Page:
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Any tips on choosing the right psychotherapist?

(4 Posts)
workingtitle Mon 17-Nov-14 13:55:34

I have a 'shortlist' of three therapists who look like they might be able to help me, but I'm filled with anxiety at the thought of actually approaching anyone and starting the process. I've been looking at their online profiles for months now, but not actually emailed or called.

Do you approach more than one person? If so do you let them know that you're speaking to other people? How do you assess their ability to help you?


InVinoHumiliatas Tue 18-Nov-14 14:35:18

I would call all three and ask a few initial questions - some will offer a free mini phone consultation, etc, but you should be able to ask and have answered a reasonable amount of questions whether they do this or not.

Have you researched the modalities they use? While I am a firm believer in it being the relationship that heals rather than the modality per se - it is good to know about what their background and education is. For example, CBT and me are not a good match, so I would not choose a CBT therapist.

Ask about boundaries. I would not see a therapist who has a blanket ban on all outside contact. I find it immensely valuable to have in between session contact. Check whether there is a fee for emails/ texts.

I'd also ask about scheduling - if you need an extra session, if it is likely that h/she will be able to accommodate you, or not.

Another thing to consider might be whether they take a more traditional 'blank slate' approach, or whether they (appropriately) self-disclose at times. Again, I would find it useless to attempt working with a therapist who tells me absolutely zero about their own life challenges. I would imagine that they had a perfect life, dealt with all problems effortlessly, and couldn't relate to my wild scrambling over life's obstacles grin So I work with somebody who shares some of her own pain and triumphs, and that helps to strengthen my resolve and make me optimistic. It works for us. I'm sure my therapist has other clients who don't want to know her stuff and so she does not share it with them, but if you get a therapist who has a flat policy of no self-disclosure then that doesn't allow for the likes of me who really benefit from it, if you see what I mean.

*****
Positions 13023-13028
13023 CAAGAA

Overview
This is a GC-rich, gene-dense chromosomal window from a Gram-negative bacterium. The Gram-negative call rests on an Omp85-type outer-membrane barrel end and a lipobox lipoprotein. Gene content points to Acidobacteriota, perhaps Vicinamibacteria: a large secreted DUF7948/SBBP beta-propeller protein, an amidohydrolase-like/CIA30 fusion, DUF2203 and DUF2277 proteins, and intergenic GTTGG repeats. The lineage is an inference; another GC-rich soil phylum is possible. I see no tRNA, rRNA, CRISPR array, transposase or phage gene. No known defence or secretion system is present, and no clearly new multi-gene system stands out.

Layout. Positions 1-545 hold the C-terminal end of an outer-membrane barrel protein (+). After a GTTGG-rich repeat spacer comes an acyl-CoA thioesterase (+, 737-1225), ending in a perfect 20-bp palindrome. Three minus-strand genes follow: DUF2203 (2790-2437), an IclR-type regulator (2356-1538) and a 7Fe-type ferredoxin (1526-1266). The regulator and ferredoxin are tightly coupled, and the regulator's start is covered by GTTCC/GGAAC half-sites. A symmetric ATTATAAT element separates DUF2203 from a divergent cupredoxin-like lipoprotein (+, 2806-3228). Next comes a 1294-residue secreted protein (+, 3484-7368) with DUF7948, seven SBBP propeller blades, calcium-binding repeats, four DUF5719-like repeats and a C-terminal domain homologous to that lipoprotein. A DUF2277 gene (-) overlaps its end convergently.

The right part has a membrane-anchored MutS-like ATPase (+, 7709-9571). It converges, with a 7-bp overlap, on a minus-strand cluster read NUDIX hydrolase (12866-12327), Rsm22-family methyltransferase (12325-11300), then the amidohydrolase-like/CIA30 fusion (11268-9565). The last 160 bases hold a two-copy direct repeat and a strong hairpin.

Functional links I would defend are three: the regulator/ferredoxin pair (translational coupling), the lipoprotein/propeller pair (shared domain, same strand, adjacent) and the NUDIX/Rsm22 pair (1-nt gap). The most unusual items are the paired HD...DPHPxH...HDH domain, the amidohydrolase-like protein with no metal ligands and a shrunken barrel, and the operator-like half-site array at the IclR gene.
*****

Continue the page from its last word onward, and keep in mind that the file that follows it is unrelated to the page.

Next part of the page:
mypip Fri 21-Nov-14 20:46:16

dear working title, if you give one a try, you may find yourself explaining your problem, while the therapist listens, then feel he or she understands you but who then goes onto treat you according to their own modes (as the reply above notes). you may be upfront about the problems but the therapist may not disclose exactly what he or she will do with you or the nature or quality of the treatment he or she is minded to pursue. this is how it has happened to me. sorry to be negative, but I hope you get the best help you deserve.

fivecupsoftea Wed 26-Nov-14 16:35:41

I started seeing a therapist a few months ago. I saw two therapists for an initial visit. I was really nervous of doing it, I could have easily cancelled the first appointment, but I did go through with it. I didn't like the first one, the second seemed ok, so I stuck with her. I didn't think she seemed particularly great at first, I found it really hard to talk to her (which was down to me not her, I think I would have found it hard to talk to anyone), but now I think she is great and really skilled. I don't think you can really tell till you get started.

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